In today’s Flashback Friday we take a break from the fish to talk about some charismatic megafauna.
River otters really seem to know how to have fun. These sleek mammals are often in motion, whether slipping and sliding down a river bank, deftly gliding through the water, or romping on land. California is home to the North American river otter (Lontra canadensis), which inhabits both freshwater and coastal marine habitats. Like their much larger cousins the sea otters, river otters are driven by a need to feed, constantly striving to consume enough calories to stay warm in the chilly water. Their meals can be varied, ranging from fish, crabs, frogs, and crayfish, to birds, insects, and rodents. These members of the weasel family split their time between land and water, where they can both swim and run quite quickly, and sleep in underground burrows. River otters breed from winter to early spring, with pups typically born about one year later in March or April. Like a few other mammals, river otters delay implantation of their embryos after fertilization and have one of the longest delay periods, between nine and 11 months! Their actual gestation is only about 60 days. Adults weigh between 10 and 30 pounds, and measure between 2.5 and 5 feet in length – although more than a third of their body length is made up of their tail.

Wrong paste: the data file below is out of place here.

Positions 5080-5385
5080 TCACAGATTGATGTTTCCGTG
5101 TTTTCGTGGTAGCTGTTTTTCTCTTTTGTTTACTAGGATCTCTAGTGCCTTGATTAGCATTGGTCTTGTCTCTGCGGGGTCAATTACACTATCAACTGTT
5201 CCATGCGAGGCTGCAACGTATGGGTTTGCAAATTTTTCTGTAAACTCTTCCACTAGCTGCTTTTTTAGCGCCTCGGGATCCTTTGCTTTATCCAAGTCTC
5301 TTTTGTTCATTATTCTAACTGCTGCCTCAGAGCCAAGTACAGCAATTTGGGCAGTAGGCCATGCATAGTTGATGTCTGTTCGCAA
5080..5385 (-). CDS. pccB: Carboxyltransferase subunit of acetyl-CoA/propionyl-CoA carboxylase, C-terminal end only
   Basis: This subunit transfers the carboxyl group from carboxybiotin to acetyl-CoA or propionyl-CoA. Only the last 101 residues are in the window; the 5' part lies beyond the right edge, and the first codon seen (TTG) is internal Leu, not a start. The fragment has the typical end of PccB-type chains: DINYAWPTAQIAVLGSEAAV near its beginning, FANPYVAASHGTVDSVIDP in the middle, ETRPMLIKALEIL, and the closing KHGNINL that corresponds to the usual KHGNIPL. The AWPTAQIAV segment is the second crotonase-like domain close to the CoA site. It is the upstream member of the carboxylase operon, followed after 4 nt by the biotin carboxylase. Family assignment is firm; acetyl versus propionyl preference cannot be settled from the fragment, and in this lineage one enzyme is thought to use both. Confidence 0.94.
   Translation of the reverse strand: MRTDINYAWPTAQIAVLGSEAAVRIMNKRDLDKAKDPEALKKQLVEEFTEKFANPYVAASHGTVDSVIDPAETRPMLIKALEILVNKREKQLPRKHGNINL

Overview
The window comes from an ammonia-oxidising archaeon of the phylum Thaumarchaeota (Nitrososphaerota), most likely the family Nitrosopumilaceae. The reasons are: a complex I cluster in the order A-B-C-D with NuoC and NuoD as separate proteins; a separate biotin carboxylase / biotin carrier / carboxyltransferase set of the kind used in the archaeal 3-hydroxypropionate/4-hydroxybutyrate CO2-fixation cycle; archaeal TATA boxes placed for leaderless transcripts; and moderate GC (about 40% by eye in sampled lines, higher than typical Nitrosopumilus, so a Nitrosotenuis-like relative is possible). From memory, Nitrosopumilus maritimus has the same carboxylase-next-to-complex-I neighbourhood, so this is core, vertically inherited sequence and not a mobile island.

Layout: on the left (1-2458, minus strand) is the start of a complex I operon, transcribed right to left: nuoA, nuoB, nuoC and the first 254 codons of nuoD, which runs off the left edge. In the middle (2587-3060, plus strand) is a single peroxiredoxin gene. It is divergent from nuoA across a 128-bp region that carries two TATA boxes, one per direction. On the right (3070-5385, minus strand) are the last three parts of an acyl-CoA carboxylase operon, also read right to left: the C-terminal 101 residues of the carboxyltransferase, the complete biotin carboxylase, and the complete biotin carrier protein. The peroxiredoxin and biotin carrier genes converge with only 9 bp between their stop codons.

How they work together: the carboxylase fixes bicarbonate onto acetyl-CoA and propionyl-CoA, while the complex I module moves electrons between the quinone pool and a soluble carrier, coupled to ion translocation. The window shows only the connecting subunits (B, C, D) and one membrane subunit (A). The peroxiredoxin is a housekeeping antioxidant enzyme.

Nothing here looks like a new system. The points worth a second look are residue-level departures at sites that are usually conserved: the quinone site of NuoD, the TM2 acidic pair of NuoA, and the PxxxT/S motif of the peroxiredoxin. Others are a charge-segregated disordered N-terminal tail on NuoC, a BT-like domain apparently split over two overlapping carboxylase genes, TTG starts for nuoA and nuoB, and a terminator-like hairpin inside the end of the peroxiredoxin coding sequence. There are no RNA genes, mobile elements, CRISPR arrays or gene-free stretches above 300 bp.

Like sea otters, river otters were hunted for their fur in California until 1961. Despite the end of hunting, otters all but disappeared from the San Francisco Bay Area and southward, and polluted waters were thought to share in the blame. However, in the last decade, river otters have made a celebrated rebound, particularly in the North Bay, and have been spotted everywhere from Napa to San Jose. That they returned of their own accord without any reintroduction is a likely sign that restoration efforts have improved the health of creeks and streams. The Sacramento-San Joaquin River Delta is considered a hub for river otters, and we are fortunate to occasionally spot these playful mammals when in the field. Sometimes we also record video of a river otter jetting through one of our weirs. No population studies are currently conducted for river otters because they are not threatened or endangered, so the size and distribution of the population are relatively unknown (Le Doux-Bloom 2015). However, not knowing how many otters there are makes it difficult to manage them. Local citizen science efforts like the River Otter Ecology Project are stepping up to fill in the gaps about river otter range and population trends. They even have an “Otter Spotter” initiative to track sightings in the Bay Area – if you’ve spotted an otter, you can report it online here.